Ken MacLeod's "Execution Channel" — chilling blogothriller

Ken MacLeod's invented an entirely new genre — the Blogothriller, the infinitely weirder cousin of the technothriller. More improbable, hilarious, and engrossing than 70,000,000 conspiracy sites, a trillion trackbacks, a heptillion message-board posts. This book feels like the future, like our futuristic present. The book is called "The Execution Channel." It scared the shit out of me.

The Execution Channel is set in an ever-so-slightly alternate future, in which the War on Terror is being lost, where terror and terrornoia has destroyed every semblance of decency and humanity. Britain is rocked by race-riots, America is a vast, festering stew of conspiracy nuts and debt-shattered indenture slaves, China and Russia are retreating into old-line Communism, and France is spying on all of them (!).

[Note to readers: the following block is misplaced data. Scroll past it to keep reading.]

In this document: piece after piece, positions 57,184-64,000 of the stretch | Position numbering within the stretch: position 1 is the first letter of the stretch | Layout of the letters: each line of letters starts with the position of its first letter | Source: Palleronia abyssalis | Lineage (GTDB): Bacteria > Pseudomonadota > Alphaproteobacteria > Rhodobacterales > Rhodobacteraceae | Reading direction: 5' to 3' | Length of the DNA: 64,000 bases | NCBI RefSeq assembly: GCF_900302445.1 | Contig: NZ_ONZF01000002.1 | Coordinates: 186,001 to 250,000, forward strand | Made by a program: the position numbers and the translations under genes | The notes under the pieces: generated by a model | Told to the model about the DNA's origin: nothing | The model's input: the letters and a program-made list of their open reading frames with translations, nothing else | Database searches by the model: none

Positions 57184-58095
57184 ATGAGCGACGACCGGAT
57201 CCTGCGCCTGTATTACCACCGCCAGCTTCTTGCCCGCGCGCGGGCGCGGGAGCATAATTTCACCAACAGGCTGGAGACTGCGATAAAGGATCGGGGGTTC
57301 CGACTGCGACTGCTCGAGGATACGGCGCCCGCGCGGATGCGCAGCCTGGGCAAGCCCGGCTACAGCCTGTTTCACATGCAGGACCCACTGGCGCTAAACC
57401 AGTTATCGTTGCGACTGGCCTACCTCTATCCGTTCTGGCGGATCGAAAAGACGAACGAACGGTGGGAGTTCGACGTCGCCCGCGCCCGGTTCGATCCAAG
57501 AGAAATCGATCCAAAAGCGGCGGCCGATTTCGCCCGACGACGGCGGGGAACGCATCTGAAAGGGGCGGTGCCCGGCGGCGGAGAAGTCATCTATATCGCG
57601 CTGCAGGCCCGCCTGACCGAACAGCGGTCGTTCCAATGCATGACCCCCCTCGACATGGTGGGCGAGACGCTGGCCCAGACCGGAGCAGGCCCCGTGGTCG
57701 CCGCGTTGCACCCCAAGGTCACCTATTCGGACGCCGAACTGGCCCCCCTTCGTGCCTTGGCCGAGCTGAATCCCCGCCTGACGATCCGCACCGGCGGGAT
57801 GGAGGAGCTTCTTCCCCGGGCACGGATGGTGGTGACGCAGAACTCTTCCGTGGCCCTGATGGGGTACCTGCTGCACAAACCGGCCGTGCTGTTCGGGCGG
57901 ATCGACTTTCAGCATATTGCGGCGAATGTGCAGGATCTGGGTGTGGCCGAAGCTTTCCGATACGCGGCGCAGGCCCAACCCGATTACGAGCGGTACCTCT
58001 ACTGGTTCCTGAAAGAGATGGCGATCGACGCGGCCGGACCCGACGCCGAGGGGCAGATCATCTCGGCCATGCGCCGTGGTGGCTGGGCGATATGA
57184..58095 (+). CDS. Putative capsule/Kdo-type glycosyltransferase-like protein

The story follows a number of engaging, sharply drawn characters — a soldier in the middle east, a peacenik camped outside a US base in Scotland, a paranoid Brit engineer turned French spy, an American warblogger in the midwest, a clade of disinformation sock-puppeteers who maintain great handsful of fake provocateur blogs.

The action is set in motion when a new weapons system — a nuke? a propulsion system? a beam weapon? — explodes at a US base in Scotland. As the plot unfolds in enough twists and turns for three spy novels, the players are haunted by The Execution Channel, a warporn Internet video stream of people being murdered, tortured, shot in war on killed in riots. No one knows where the Execution Channel emanates from — maybe it's CIA black propaganda, maybe it's some snuff-artist's wank-fodder.

The spies and civilians and nutters and radicals circle and snarl, falling on each others' necks like wolves, as scene after scene of gripping action pound relentlessly past one another. This is one hell of a book.